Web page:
Special Relativity in Immersive Learning

  • Gregory ChuEmail author
  • Irene Humer
  • Christian Eckhardt
Conference paper
Part of the Communications in Computer and Information Science book series (CCIS, volume 1044)


In this paper, we discuss our development, implementation and evaluation of an interactive, real-time, and real-scale virtual reality application used to understand the theory of special relativity. Since special relativity deals with non-trivial counter-intuitive subjects such as the twin paradox and the Lorentz contraction, we utilize an immersive VR experience to visualize these phenomena. In doing so, we attempt to teach the theory of special relativity in a manner different than conventional abstract methods. In this study, we tested a set of participants and examined their understanding of special relativity theory before and after engaging with the VR experience. Using the results, we inspected for any correlations between their perceived immersion during and after the simulation and their acquisition of special relativity theory.

Our study has shown that visualizing the phenomena of special relativity in VR led to high immersion among participants and increased knowledge about the theory of special relativity. With this work, we hope to build upon the collective knowledge about the effects of learning in a strong, visually pronounced, and highly immersive environment.


Special relativity Virtual reality Immersive Learning User study 


  1. 1.
    Einstein, A.: Relativity: The Special and General Theory, 1999th edn. Methuen & Co. Ltd., London (1924)zbMATHGoogle Scholar
  2. 2.
    Scherr, R., Shaffer, P., Vokos, S.: Student understanding of time in special relativity: simultaneity and reference frames. Am. J. Phys. 69 (2002). Scholar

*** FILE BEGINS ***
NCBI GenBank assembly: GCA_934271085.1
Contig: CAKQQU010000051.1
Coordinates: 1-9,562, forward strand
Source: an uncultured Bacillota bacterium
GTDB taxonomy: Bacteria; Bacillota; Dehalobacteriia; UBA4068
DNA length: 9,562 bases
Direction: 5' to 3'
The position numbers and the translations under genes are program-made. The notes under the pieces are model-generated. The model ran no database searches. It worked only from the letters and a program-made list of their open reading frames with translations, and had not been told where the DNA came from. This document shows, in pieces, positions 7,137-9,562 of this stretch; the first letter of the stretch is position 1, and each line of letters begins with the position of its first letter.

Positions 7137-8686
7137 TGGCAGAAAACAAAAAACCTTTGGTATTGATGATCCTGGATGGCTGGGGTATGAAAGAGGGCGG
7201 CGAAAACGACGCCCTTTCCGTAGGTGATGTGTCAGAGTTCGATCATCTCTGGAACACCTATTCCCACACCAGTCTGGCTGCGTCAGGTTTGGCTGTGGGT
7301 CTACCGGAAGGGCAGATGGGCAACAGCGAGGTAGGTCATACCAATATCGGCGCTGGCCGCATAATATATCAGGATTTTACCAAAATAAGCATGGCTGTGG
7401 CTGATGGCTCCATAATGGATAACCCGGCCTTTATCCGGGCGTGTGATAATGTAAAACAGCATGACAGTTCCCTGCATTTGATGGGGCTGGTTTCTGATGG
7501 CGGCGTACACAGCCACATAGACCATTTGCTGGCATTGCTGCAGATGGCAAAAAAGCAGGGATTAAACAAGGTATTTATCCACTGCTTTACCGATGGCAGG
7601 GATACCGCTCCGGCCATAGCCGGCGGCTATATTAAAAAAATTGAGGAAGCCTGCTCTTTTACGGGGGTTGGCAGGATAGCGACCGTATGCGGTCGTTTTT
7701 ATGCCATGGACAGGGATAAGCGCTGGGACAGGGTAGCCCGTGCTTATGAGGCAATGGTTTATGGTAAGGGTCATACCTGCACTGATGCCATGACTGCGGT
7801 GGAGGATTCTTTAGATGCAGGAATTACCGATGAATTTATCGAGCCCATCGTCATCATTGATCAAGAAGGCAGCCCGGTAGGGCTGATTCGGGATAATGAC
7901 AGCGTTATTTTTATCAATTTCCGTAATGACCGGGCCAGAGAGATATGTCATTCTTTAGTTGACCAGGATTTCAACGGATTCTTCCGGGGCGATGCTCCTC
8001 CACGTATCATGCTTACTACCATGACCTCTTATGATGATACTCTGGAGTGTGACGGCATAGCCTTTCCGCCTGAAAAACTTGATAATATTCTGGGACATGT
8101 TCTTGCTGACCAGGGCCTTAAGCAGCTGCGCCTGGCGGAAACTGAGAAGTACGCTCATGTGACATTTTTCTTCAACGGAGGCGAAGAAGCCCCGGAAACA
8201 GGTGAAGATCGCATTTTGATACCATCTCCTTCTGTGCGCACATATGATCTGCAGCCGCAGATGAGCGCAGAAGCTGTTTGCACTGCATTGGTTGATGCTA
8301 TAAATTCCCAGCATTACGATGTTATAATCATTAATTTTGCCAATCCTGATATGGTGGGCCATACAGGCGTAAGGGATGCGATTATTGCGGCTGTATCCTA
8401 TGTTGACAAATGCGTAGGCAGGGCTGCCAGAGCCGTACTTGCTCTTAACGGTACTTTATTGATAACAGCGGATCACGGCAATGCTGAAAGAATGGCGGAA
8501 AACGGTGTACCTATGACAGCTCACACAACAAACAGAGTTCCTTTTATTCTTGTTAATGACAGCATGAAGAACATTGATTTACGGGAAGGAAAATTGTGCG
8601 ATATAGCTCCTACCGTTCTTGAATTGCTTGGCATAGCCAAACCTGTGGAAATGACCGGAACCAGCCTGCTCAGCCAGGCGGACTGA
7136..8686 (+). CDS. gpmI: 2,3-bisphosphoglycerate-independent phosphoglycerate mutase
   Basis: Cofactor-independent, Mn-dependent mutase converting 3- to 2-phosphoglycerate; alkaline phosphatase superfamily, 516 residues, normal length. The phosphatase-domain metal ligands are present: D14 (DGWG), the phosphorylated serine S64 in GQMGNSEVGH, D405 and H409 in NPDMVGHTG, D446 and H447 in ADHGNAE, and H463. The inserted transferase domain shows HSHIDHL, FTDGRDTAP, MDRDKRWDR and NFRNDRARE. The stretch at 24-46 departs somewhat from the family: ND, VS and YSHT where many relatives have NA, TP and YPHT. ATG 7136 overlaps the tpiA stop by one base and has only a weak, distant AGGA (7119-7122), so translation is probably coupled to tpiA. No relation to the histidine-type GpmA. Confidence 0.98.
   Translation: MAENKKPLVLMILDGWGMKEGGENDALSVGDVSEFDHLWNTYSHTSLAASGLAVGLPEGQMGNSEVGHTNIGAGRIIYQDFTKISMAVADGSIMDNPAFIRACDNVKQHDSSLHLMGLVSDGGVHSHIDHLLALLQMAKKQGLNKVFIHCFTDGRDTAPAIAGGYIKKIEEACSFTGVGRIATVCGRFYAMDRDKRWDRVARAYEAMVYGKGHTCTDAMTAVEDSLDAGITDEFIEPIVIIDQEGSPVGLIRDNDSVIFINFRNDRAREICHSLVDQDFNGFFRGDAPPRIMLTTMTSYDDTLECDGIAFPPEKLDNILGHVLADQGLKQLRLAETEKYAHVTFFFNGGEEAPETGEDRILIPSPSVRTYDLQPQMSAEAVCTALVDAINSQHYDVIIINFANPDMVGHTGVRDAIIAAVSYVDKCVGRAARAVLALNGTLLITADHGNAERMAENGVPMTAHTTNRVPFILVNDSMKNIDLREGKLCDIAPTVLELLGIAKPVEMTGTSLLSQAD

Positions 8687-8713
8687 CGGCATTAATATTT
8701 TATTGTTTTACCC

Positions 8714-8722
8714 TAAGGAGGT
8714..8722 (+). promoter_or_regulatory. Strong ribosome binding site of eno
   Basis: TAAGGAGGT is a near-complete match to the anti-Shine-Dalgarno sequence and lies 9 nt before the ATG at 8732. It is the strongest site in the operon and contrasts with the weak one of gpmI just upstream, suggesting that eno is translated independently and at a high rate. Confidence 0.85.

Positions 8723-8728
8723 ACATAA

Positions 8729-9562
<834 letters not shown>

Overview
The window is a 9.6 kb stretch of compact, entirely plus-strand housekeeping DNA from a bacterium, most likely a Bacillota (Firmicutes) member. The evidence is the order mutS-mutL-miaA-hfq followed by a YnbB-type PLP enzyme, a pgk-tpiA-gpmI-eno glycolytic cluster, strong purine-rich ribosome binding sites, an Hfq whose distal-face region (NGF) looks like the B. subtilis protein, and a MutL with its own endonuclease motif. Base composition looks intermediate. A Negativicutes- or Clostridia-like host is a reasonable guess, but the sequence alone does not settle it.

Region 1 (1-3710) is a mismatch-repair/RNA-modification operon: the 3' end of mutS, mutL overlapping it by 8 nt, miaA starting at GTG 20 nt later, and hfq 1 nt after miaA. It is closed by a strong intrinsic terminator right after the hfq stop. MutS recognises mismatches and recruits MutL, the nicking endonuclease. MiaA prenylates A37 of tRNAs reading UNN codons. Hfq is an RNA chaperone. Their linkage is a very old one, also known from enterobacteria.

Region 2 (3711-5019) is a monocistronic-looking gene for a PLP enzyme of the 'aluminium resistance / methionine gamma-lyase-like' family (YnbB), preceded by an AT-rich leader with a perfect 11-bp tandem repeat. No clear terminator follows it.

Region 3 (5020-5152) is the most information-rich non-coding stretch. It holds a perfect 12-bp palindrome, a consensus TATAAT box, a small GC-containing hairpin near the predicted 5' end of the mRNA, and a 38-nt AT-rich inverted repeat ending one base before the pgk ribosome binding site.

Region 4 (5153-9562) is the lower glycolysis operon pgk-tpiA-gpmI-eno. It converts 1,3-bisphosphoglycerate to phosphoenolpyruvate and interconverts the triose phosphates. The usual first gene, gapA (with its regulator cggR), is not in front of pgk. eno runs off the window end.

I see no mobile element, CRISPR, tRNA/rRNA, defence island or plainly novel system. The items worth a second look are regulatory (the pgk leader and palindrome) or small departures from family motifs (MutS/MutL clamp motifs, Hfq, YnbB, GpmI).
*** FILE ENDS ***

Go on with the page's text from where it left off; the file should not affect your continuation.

3. 3.
    Gamow, G.: Mr Tompkins in Wonderland. Macmillan (1940).
  4. 4.
    Pan, Z., Cheok, A.-D., Yang, H., Zhu, J., Shi, J.: Virtual reality and mixed reality for virtual learning environments. Universiti Teknologi Malaysia (UTM) (2006)Google Scholar
  5. 5.
    Kondo, K.: Augmented Learning Environment using Mixed Reality Technology. National Institute of Multimedia Education (2006)Google Scholar
  6. 6.
    Abdoli-Sejzi, A.: Augmented reality and virtual learning environment. Comput. Graph. 30 (2015)Google Scholar
  7. 7.
    Adams, W., et al.: A study of educational simulations Part I - engagement and learning. J. Interact. Learn. Res. 19, 397–419 (2008)Google Scholar
  8. 8.
    Hong, R.: Immersion in reading and film as a function of personality. BSc thesis, Department of Psychology, University College London, U (2006)Google Scholar
  9. 9.
    Mermin, N.-D.: Lapses in relativistic pedagogy. Am. J. Phys. 62, 11 (1994)CrossRefGoogle Scholar
  10. 10.
    Einstein, A.: On the electrodynamics of moving bodies. Annalen der Physik 17(10), 891 (1905). (End of ß4)CrossRefGoogle Scholar
  11. 11.
    Dalarsson, M., Dalarsson, N.: Tensors, Relativity, and Cosmology, pp. 106–108. Academic Press, Boston (2015)CrossRefGoogle Scholar
  12. 12.
    Lorentz, H.-A.: The relative motion of the earth and the aether. Zittingsverlag Akad. V. Wet. 1, 74–79 (1892)Google Scholar
  13. 13.